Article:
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Never ever again!


Never ever again!

Mohammed Hussain says he is still haunted by cases of preventable deaths caused by methotrexate poisoning …

‘Never events’ in the NHS are defined as serious incidents that are wholly preventable. The NHS has maintained a list of such events, with the latest iteration from February 2020 listing 15 events.

Of the ‘never events’ listed, five are medicines-related. They include:

·       Mis-selection of a strong potassium solution
·       Administration of medication by the wrong route
·       Overdose of insulin due to abbreviations or incorrect device
·       Overdose of methotrexate for non-cancer treatment
·       Mis-selection of high strength midazolam during conscious sedation.

Of these events, the ones that have caused me greatest concern, particularly in primary care and community pharmacy, have been methotrexate and insulin errors. In a previous role I worked for the NHS and the General Pharmaceutical Council in investigating serious incidents, and in the most serious cases, addressing them at fitness to practise hearings.

I am still haunted by the cases of wholly preventable deaths caused by methotrexate poisoning and having to deal with the consequences for the registrants involved. To this day supplying methotrexate puts my pharmacist senses on full alert, checking, confirming and ensuring that the medication is being prescribed, dispensed and used safely.

I have a daughter with juvenile rheumatoid arthritis and she uses methotrexate to manage her condition, so it is medicine that I have come to know both professionally and personally. It is a wonderful treatment, but its narrow therapeutic window also makes it a potentially dangerous one.

Since 2006 there has been national safety guidance to try and systematically design out these errors. Significant structural safeguards as well as training and awareness have reduced the number of errors, but sadly not to zero. Last month I attended a PCN meeting where the pharmacy team was giving an update on safety issues.

They highlighted that there had been two medicine-related deaths in the region. One was a methotrexate error involving 10mg tablets; the second was a lithium overdose due to failures with monitoring. Both were complex cases in vulnerable patients involving transfers across care settings.
That is not to explain away the cases but to provide some context, in that there are often multiple conflating factors that can transform a near miss into an incident where there is serious patient harm.

Nonetheless I found it shocking that a generation on from a national effort to design out methotrexate harms, patients were still dying from a preventable error.

The most likely errors with methotrexate are either the patient dosing daily instead of once weekly, or the 10mg strength being supplied instead of 2.5mg leading to an overdose. Until last year the BNF stated that methotrexate should only be prescribed in a single strength of tablet - usually 2.5 mg - to reduce the risk of harm from errors.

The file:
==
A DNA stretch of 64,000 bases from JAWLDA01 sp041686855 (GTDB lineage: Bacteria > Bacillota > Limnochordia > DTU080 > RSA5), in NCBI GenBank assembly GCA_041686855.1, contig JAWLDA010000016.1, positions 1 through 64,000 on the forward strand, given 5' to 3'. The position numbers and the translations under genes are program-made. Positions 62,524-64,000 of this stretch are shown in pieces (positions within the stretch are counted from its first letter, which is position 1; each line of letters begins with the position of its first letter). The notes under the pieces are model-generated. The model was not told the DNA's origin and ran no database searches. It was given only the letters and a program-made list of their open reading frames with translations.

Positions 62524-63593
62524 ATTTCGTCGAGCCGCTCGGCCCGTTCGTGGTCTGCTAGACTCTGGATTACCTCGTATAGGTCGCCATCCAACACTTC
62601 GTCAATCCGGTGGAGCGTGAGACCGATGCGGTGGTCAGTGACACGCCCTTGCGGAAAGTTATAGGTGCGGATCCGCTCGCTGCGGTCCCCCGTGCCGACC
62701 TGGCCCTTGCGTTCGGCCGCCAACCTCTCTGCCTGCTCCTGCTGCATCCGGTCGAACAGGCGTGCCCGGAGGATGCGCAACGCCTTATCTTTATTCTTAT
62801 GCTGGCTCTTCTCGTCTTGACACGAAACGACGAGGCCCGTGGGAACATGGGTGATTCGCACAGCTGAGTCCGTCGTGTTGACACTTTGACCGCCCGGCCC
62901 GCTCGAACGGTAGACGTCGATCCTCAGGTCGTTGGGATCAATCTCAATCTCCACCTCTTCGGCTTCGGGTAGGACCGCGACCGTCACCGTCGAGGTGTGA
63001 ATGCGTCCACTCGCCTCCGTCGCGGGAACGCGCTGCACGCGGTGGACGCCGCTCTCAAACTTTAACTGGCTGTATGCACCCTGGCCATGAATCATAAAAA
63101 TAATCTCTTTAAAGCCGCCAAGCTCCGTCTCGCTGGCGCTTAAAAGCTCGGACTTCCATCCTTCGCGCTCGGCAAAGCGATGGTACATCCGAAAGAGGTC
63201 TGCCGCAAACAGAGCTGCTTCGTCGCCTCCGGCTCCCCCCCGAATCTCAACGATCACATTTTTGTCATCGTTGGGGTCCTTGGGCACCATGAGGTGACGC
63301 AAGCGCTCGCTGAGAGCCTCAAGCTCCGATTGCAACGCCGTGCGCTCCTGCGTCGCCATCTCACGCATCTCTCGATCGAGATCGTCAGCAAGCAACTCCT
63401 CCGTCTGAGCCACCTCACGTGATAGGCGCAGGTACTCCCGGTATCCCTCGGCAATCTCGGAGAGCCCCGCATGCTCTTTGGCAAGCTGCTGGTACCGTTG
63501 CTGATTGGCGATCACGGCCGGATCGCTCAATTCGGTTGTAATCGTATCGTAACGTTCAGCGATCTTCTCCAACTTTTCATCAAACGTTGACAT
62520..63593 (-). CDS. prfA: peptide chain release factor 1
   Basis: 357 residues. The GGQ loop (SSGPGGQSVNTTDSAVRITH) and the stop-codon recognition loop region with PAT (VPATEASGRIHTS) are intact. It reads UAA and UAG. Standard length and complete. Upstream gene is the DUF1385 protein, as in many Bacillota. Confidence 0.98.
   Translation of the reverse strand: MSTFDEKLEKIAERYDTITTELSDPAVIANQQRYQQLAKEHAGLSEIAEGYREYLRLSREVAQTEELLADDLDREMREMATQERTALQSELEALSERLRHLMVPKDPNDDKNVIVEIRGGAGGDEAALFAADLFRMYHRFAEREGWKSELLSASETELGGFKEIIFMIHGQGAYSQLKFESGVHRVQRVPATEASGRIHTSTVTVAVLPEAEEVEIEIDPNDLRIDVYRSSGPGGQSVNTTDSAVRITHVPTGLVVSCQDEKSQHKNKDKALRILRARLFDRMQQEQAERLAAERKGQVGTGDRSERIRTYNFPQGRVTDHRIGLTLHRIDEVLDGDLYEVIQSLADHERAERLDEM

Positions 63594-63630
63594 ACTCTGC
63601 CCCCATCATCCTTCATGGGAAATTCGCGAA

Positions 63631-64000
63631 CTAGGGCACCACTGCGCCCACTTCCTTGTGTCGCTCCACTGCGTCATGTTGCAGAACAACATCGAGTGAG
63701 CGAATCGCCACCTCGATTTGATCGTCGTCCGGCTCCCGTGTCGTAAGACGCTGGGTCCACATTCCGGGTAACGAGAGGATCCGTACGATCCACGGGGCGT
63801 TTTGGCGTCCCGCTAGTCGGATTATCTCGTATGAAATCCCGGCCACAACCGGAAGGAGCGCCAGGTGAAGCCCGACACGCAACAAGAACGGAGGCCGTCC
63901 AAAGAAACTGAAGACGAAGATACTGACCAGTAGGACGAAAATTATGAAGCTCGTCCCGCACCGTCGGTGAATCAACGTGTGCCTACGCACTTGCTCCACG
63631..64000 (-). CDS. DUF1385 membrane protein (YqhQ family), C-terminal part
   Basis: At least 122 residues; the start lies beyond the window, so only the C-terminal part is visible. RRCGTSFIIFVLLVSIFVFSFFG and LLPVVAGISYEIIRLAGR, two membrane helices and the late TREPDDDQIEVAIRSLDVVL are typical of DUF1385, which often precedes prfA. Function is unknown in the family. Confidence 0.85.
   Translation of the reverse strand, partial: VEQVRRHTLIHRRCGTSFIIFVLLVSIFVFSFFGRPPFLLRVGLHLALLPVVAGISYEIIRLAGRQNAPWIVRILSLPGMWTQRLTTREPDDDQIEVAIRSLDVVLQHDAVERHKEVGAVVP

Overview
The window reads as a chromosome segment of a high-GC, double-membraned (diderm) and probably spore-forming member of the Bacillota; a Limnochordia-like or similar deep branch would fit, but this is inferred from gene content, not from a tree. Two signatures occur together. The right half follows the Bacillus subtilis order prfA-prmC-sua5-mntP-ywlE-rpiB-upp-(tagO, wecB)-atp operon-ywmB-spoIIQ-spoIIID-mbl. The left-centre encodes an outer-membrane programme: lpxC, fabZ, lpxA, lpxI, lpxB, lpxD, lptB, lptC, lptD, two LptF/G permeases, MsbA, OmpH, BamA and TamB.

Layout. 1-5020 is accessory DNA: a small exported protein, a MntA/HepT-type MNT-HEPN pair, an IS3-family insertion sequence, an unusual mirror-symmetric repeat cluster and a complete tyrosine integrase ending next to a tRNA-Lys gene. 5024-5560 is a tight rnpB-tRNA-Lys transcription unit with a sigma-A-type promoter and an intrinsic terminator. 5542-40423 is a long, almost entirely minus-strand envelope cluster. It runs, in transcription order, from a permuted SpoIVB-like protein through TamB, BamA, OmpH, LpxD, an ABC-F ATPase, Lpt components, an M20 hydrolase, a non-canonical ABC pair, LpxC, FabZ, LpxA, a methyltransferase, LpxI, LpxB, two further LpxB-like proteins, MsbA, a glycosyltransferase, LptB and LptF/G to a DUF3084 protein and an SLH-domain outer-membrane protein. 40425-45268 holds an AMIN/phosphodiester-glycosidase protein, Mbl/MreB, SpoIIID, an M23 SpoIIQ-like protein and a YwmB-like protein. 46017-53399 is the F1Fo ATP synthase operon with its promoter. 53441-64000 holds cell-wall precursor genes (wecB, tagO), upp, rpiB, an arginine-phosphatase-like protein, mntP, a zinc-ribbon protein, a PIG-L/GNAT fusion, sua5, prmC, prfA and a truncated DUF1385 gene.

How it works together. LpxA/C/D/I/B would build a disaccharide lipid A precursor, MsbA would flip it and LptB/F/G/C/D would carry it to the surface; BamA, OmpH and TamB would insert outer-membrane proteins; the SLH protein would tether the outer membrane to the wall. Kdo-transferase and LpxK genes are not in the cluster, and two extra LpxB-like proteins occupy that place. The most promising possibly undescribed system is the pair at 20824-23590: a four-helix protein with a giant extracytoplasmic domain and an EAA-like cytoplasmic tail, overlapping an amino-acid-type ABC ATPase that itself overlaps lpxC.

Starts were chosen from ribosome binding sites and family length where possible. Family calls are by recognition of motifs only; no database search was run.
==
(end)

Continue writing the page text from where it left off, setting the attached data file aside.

The BNF has since been updated to advise that the patient's overall polypharmacy burden should be considered when deciding which formulation to prescribe, especially in those with a high pill burden.

In 2020, colleagues at Open Prescribing conducted a study to look at methotrexate 10mg prescribing as a proportion of all methotrexate prescribing. They found that the prescribing of 10mg tablets had fallen across the country, but there were variations with some areas still reporting relatively higher prescribing, the hotspots being Leeds and London.

In addition, they discovered that the higher prescribing practices were also outliers on other quality measures, likely highlighting safety and learning cultures more than individual patient preferences or reviews on pill burden.

Pill burden is a real concern and should be considered, but so is the harm from methotrexate. In my opinion, if prescribers are still intending to use, or even revert to, 10mg tablets, they should make a clear note that they have conducted a pill burden adherence review to transparently explain this use. This can be marked in the patient’s record and also as ‘Additional Information’ using the electronic prescription service.

In this way community pharmacists can address any cases where there is no such clarity. Methotrexate harm is still a ‘Never Event’ and we should continue to do all we can to prevent it. Each death is a personal tragedy for the families and a stain on the consciousness of the NHS.

Mohammed Hussain is an independent contractor and non-executive director of Bradford Teaching Hospitals Foundation Trust.

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